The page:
I used to love lamb.
That’s until I found hogget - which is a lamb that has aged beyond its second spring.
Hogget tastes less fatty and more goaty (a word I've never written before) than lamb.
I really loved hogget.
Traditionally, most lamb eaten in this UK was actually hogget. It's only in the last century that we started eating younger ‘spring lamb' - lambs of bygone decades wouldn't have gained enough weight in their first year to be worthy of eating. Better breeding and feeding has switched our focus to younger meat.
Anyway, I loved lamb, then I loved hogget, but now I don’t eat meat, so I have to use the past tense - I used to love them both.
Other countries eat mutton. But in the UK we don’t - perhaps this has something to do with the economics of the meat supply chain? Or, maybe it's some other anthropological nugget that drives our carnivorous habits?
Lamb is young.
Embarrassingly, it’s kind of like eating babies. Which, out-of-context sounds horrific.
Hogget is teenage lamb. Eating teenagers feels more respectable, right?
Mutton tends to be around 3 years old, but not much older. Once a sheep hits its 5th birthday, you may as well chew on tree bark for nutrition.
Demographically, farmers need to kill little boys and keep little girl lambs. Otherwise, there’s no breeding supply chain for future generations.
Some sheep are farmed For wool. Others for meat. But farmers can’t breed them for wool for 5 years and then sell them for meat - because nobody wants to eat tough mutton.
Apart from wolves.
I'm bored of my own blog already, so I'm going to change subject slightly.
Recently, we launched one of our annual Resulting Research Reports. They're quite big undertakings and always give me a lot of food for thought.
This one is entitled The extinction of the monolithic SAP system and it talks about how the world of ERP has turned upside down over the past 3 decades, with large enterprises clamouring for integration in the 1990s, and now wanting disintegration in the 2020s.
It also puts some real (and shocking) stats behind Gartner's Composable ERP theory.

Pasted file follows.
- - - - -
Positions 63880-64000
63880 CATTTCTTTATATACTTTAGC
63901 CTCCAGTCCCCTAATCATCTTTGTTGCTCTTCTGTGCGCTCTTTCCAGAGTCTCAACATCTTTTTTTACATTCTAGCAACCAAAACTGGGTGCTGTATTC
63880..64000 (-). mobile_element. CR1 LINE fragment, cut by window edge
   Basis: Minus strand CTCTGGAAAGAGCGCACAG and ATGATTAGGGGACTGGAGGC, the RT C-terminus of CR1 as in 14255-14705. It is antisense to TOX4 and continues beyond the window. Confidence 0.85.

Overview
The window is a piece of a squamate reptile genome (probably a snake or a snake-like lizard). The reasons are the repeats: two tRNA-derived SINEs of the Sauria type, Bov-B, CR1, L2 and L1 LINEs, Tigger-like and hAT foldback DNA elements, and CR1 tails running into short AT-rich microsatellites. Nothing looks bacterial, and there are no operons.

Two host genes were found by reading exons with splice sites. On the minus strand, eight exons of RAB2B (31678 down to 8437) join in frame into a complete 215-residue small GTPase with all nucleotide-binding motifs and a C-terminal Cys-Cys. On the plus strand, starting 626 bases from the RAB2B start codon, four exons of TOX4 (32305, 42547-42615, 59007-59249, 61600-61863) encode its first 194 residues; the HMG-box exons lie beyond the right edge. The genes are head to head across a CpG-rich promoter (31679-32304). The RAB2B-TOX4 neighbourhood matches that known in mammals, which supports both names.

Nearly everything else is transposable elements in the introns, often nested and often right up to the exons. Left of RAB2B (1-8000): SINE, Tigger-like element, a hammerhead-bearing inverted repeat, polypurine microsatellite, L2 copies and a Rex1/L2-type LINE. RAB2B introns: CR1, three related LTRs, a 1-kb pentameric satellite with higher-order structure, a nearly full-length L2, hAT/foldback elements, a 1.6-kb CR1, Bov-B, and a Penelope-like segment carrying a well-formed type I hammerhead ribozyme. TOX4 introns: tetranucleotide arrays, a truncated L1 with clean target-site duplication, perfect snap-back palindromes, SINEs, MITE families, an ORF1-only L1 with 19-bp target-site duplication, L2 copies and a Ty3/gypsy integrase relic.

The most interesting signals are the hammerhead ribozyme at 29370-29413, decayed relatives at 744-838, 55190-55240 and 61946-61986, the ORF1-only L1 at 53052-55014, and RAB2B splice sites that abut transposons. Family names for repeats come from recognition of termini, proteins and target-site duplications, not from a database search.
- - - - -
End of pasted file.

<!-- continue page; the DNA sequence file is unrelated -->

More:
G00723613 - The Future of ERP Is Composable
Within our research, we also repeated a question we've asked now across 3 consecutive research projects - How far out is your move from ECC to S/4HANA?
The results, as you can see, are interesting.
Across a 3 year period, somewhere between 30% and 47% of SAP customers polled (this time we spoke to 120) said that their move to S/4HANA was 3-5 years away.
The lion's share seem to have the same planning horizon, but the horizon isn't getting any closer. In fact, a larger proportion are saying 3-5 years now than they were 3 years ago, and we might expect this to be a growing group.
In 2019, a larger proportion (50%) said they were planning on a 1-2 year horizon, but this appears to have reduced more recently down to 18%.
The railway track is rattling at Mannheim station, but the S/4HANA train is nowhere in sight.
3-5 years is 'mutton' territory. If your local farmer lambed in 2022, it'd be inedible mutton before 50% of SAP ECC customer have moved to S/4HANA.
1-2 years is 'hogget' territory. The same spring lamb will be a tasty goaty teenager by the time 20% of ECC customers have moved to S/4HANA.
Unfortunately, I don't believe their optimism. There's extreme positivity bias at play.
Every week, I'm talking to SAP customers who have vague skeleton timelines, with no real meat on the bones. They have optimistic schedules in a marketplace where on-time delivery has a very woolly track record.
Plus, there's the macro-economic SAP skills shortage problem that I've rambled about in the past - there's much greater demand for SAP expertise than the market has offer due to an ageing workforce that has not been replenished. This means that salaries and rates will increase, and companies will look to switch ERP all together as SAP becomes the more expensive choice as a core business application.
Plus, with 96% of SAP customers stating that a single monolithic ERP solution isn't part of their future thinking - the possibility of many switching out some (or all) of their SAP ECC functionality seems pretty high.
Over the past 3 years, while these stats have been playing out, and bookending the pandemic, we've been working hard to address this problem for SAP customers.
And, we've built the coolest piece of technology I've ever had my cloven hooves on.
It's called FusionGraph and it enables SAP customers to visualise their current ECC usage, and overlay all of the new features and functionality available in S/4HANA - so that they can build a bottom-up roadmap and business case for S/4.
It enables SAP customers to focus on identifying functionality that matters to their business strategy, and business performance, rather than simply thinking about an expensive SAP upgrade that dresses ECC mutton as S/4 lamb.
It does loads of other cool stuff too.
- Like dynamically modelling technology landscapes (apps, interfaces, data, infrastructure) so that as-is and to-be transition states can be better understood as part of digital transformation.
- Like converting static PowerPoint and Visio technology diagrams into dynamic, explorable visualisations that enable digital impact assessment.
- Like capturing tacit knowledge such as workarounds, process inefficiencies and ways-of-working in a living, breathing, connected documentation format, rather than having knowledge locked away in people's heads.
- Like capturing dependencies between business processes, applications, projects, issues, risks and - well, anything you can imagine.
But I don't have time to ram all of that into a quick ramble before I log off for Easter.
If you fancy a quick demo, give me or one of the Resulting team a nudge after the break.
I'm off for a vegan steak bake.